Proximity of Concrete Batch Plants to Marginalized Communities in Chicago, Illinois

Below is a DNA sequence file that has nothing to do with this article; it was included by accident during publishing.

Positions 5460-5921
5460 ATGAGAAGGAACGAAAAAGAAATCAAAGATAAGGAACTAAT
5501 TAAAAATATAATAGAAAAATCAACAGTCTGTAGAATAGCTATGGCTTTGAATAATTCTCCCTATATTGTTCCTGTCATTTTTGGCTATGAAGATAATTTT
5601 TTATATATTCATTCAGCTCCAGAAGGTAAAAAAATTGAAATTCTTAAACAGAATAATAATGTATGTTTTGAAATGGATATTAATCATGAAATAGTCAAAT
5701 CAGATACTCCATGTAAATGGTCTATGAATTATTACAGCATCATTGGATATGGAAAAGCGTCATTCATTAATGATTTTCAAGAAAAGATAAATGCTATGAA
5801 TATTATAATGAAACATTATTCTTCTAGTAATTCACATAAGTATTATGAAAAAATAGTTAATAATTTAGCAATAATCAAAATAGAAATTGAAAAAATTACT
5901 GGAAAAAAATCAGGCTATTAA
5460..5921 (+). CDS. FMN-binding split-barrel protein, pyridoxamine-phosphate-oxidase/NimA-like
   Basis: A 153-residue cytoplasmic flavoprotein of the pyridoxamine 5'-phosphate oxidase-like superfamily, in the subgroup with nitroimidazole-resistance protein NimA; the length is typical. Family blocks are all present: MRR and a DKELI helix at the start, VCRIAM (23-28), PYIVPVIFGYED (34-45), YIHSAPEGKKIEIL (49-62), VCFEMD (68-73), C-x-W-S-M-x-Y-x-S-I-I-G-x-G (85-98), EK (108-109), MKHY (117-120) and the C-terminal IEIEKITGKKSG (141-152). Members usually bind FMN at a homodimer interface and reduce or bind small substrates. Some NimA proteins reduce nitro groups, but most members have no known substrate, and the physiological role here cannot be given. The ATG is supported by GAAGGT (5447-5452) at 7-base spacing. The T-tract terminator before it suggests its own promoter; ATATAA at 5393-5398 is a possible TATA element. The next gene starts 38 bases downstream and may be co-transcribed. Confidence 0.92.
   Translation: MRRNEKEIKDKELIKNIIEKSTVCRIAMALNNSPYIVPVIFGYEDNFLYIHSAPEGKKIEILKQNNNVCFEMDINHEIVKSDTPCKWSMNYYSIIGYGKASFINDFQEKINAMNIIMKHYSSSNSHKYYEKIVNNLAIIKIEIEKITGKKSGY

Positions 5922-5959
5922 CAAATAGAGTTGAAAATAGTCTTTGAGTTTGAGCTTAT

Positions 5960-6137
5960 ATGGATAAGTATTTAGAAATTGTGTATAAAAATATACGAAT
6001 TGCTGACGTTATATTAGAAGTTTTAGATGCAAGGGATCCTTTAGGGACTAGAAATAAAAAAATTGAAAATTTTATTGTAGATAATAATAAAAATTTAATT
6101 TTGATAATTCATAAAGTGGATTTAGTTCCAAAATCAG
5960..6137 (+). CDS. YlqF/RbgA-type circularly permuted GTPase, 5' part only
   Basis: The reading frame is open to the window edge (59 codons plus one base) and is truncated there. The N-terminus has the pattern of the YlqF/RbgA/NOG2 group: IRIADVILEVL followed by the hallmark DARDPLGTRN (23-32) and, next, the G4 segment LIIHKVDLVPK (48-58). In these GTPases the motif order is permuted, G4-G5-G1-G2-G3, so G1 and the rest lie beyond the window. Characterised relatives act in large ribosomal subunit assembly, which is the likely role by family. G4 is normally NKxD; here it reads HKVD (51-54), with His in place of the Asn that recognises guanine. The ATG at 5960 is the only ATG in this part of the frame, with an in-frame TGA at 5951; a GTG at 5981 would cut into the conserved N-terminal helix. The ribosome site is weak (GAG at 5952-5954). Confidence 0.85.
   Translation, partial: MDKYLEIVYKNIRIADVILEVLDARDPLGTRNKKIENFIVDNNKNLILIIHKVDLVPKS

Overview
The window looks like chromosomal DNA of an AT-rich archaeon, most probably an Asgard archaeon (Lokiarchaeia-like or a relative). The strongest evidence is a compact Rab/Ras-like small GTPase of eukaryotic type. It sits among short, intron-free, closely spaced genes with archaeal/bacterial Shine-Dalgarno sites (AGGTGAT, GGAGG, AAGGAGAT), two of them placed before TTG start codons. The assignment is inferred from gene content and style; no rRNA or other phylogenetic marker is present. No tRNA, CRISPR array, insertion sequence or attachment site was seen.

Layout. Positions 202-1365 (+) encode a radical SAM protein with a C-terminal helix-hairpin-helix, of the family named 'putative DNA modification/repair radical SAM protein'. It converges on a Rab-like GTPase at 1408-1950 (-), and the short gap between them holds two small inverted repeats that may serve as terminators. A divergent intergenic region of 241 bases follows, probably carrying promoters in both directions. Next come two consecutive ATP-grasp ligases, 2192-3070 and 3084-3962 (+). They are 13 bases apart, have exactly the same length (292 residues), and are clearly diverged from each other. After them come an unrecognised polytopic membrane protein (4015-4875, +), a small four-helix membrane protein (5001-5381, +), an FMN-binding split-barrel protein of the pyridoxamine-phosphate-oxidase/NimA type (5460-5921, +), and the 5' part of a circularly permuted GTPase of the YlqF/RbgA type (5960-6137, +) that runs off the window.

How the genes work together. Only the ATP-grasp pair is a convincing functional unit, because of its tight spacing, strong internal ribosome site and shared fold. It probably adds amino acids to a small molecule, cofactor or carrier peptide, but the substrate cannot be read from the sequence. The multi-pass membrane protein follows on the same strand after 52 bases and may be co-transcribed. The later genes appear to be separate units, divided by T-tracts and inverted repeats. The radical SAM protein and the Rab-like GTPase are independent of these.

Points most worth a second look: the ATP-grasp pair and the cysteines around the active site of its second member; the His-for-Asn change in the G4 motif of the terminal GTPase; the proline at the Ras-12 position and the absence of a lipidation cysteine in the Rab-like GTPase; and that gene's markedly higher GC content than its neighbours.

Although many scholars have observed frequent environmental and societal injustices within American society, there is still a general lack of academic research on the proximity of concrete batch plants to underrepresented populations in most major US cities. This thesis explores whether environmental injustice issues within Chicago include the placement of concrete batch plants. This issue was investigated by quantifying the relationships between PM 2.5 emissions, concrete batch plant proximity, and the socioeconomic status or race/ethnicity of nearby communities. Whether neighborhoods were suffering from a disproportionate number of health issues as a result of residing near batch plants was also examined by exploring spatial patterns of asthma and COVID-19 cases. The study relied primarily upon utilizing regression modeling and statistical tests conducted within R and GIS software. The findings suggested that the relationships between concrete batch plant proximity and socio-economic characteristics were more intricate than previous literature has suggested due to the complex nature of where concrete batch plants must be constructed to adequately meet the needs of the construction industry. This thesis leaves room for future exploratory research to determine what other relationships may exist with unique environmental hazards and how environmental justice issues sometimes conflict with complex economic interests.